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What are your CIO's priorities? An interview with Sunoco's CIO

Data center managers on the ground can feel disconnected from C-level execs' priorities. In this interview Sunoco CIO and SIM President Peter Whatnell outlines what's on CIOs' minds.

Peter Whatnell, the the CIO at Sunoco Inc and the president of the Society for Information Management., a CIO-level IT organization, explains how CIOs view IT infrastructure issues and the changing role of IT leaders.

What are the topics on the mind of today's CIO?
Peter Whatnell: In my opinion, what you're seeing is a shift in how IT leaders perceive their role: what they need to be good at and what the business needs to manage and deliver. Up until now, you could easily describe the role of IT as "construct and operate." As you look to the future, there will be a shift to "acquire and deploy".

IT leadership has historically said, "We need to build something and run something." Instead, today we're saying, "I need to find a service-based way to deliver these things, using a mixture of partners and outsourcers and in-house activities. I need to acquire the services, ensure that I pay attention to security, interoperability, agility, and deploy services as quickly as I can."

Based on a 2009 SIM survey, data center operations issues seem to be low on the CIO's priority list. That said only 11% of a CIO's time is spent on IT operations and only 7% on architecture.
Whatnell: For many years, people have been describing the data center as a utility. What are the characteristics of a utility? There is little differentiation between the products. And consumers are looking at availability and unit cost. When you go switch on your TV, you don't think about if the power came from a diesel generator or a wind farm. All you know is it was there, it worked, and it cost you 30 cents a kWh.

From an IT leader's perspective, that's how we look at infrastructure.

That presents a challenge for the functional managers that run data centers. But IT managers need to think in the same manner. Where do I get my hardware support from? Can I predict demand? Can I scale up or scale down in a very short time? For the people on the infrastructure side, there is an opportunity to start thinking about providing services as a package and ensuring the best reliability and unit cost.

How has the economic downturn affected this trend?
Whatnell: A year or two ago, CIOs were looking at the service-based model. Then the economic problems raised the sense of urgency by orders of magnitude. If you're an organization looking to reduce cost by 35%, you can't make that by incremental improvements. You have to make fundamental changes.

Why do we believe we need our own employees on our own facilities? Why can't we buy it at a cheaper rate? If you're willing to accept some constraints -- for example, if you're running 99.59% availability in-house, but you can buy 99.29% outside at 30% of the cost, you go that route. The challenge becomes, how quickly can I bring cost reduction to my organization?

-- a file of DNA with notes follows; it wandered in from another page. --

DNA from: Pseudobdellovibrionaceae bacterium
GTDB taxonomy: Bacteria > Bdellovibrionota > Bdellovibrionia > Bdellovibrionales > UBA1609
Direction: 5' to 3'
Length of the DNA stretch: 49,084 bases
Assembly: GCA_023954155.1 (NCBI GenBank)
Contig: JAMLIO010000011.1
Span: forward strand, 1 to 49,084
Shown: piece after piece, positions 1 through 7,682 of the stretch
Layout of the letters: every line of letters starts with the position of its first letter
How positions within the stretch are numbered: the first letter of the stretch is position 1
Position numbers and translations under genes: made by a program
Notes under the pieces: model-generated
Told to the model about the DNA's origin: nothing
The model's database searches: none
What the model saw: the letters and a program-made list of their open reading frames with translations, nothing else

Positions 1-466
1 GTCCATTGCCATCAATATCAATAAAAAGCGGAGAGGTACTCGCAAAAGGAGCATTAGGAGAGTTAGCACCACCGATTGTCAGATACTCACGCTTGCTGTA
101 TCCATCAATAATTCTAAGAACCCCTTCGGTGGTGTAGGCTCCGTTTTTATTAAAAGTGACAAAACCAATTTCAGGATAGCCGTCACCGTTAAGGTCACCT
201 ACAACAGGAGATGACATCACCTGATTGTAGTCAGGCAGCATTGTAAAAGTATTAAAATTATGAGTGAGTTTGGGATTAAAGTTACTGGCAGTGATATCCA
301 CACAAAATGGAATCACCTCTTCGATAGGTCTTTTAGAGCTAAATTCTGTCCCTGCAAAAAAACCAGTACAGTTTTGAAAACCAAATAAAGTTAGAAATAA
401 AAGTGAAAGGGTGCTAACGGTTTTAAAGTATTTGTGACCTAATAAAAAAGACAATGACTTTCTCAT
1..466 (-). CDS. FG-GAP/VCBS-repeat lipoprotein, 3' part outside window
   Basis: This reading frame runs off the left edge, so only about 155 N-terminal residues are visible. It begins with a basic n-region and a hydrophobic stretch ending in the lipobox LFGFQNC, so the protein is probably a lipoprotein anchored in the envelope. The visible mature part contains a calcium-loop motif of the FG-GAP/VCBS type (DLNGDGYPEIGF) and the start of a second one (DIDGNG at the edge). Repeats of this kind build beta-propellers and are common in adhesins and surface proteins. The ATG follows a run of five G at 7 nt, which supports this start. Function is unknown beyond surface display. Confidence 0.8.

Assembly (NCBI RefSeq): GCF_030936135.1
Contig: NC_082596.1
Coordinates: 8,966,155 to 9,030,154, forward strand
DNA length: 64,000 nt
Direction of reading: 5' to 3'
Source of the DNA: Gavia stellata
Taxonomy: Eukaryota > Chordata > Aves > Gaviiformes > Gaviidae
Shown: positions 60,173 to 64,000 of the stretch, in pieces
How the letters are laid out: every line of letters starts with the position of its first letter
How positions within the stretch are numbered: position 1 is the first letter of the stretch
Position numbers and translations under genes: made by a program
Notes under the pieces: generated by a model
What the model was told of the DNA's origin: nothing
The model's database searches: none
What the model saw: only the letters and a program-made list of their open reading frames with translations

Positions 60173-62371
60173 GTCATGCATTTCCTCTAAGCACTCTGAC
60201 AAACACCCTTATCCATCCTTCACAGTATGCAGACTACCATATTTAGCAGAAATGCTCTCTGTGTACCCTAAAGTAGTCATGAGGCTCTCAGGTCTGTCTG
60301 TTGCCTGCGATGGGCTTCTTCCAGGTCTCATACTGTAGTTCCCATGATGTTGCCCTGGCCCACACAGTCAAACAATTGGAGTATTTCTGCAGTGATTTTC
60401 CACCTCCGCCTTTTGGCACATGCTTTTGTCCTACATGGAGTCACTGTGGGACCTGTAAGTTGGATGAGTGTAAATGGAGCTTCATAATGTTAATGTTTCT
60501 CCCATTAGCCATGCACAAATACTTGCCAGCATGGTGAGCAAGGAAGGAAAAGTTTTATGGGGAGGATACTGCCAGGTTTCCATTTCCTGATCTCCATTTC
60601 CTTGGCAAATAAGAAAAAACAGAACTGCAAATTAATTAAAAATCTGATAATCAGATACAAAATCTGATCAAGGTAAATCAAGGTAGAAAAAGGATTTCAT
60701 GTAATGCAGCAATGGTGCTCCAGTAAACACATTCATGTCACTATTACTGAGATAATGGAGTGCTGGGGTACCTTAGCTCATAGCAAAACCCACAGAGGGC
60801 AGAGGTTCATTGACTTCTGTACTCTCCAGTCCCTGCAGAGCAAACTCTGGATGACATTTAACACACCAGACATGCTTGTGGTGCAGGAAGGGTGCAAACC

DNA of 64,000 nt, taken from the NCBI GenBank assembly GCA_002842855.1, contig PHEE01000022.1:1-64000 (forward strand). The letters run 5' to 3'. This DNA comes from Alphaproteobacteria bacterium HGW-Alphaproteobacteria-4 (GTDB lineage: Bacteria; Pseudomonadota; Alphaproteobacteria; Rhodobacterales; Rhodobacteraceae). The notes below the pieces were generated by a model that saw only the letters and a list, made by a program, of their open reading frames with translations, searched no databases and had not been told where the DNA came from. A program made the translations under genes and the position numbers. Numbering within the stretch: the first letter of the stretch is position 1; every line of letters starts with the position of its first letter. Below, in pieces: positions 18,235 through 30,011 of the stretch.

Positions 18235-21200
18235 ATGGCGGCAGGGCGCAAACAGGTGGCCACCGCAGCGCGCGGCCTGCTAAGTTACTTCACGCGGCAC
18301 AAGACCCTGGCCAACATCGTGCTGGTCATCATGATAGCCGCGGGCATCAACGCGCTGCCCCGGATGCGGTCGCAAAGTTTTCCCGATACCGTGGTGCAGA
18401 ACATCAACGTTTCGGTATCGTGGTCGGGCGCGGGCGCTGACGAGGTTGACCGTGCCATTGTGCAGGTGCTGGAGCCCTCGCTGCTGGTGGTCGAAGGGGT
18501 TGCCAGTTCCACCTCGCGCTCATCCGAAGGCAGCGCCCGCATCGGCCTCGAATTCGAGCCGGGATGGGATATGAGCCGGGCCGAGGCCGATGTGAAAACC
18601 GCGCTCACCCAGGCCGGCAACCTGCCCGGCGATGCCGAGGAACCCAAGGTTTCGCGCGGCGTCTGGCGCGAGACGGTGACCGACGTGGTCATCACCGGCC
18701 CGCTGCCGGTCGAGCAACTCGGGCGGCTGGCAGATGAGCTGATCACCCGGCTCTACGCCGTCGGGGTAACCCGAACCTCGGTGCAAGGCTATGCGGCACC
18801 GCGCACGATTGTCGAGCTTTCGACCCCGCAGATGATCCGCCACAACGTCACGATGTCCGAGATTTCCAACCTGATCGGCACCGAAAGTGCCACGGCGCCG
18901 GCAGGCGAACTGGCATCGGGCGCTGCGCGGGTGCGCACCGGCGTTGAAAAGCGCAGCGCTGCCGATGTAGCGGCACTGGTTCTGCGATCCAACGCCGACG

There are exceptions: If you're Citibank, or if online activity is the heart and soul of your business or if your security compliance can't be adequately met by third party or if you have issues with other countries laws on data privacy and protection. But if you're one of the millions of other organizations, you're going to consider services of that ilk.

There are wrinkles to this. It doesn't apply to everyone. But driving forward, the use of IT in your company, you create more value by focusing on what you deliver to the business. IT becomes increasingly unseen. It's not top of mind for business leaders or users.

The SIM survey mentioned two areas of CIO budget and attention: business intelligence and virtualization. Why are these areas on CIOs' minds?
Whatnell: I think business intelligence reflects another part of the leadership agenda we haven't addressed. Cost reduction is half of it, but the other side is we still need to pay attention to what's the best way we can provide businesses with an edge over competitors. One way is to provide information to businesses so they can understand what's happening to customers, pricing, markets, etc. Can we get more granular data? Collect data more frequently? Can IT put tools in the business leaders' hands to make analysis and decisions? Widening and deepening the understanding our business operators have allows companies to make business decision more quickly, get a product to market faster, and to take a margin.

Server virtualization is an obvious target on the cost reduction side. The whole concept of server virtualization is no longer a debate -- most IT managers believe that's the way to go. If you look at the reported numbers about the utilization of servers, it's low. With server virtualization you're able to reduce investment, reduce servers, raise utilization. If you're already outsourced, like Sunoco is, your contract is built around cost per server per month. By our ability to reduce physical servers, we can reduce costs quickly from our partner. If you're seeing growth, you can defer investment.

What did you think of this feature? Write to's Matt Stansberry about your data center concerns at

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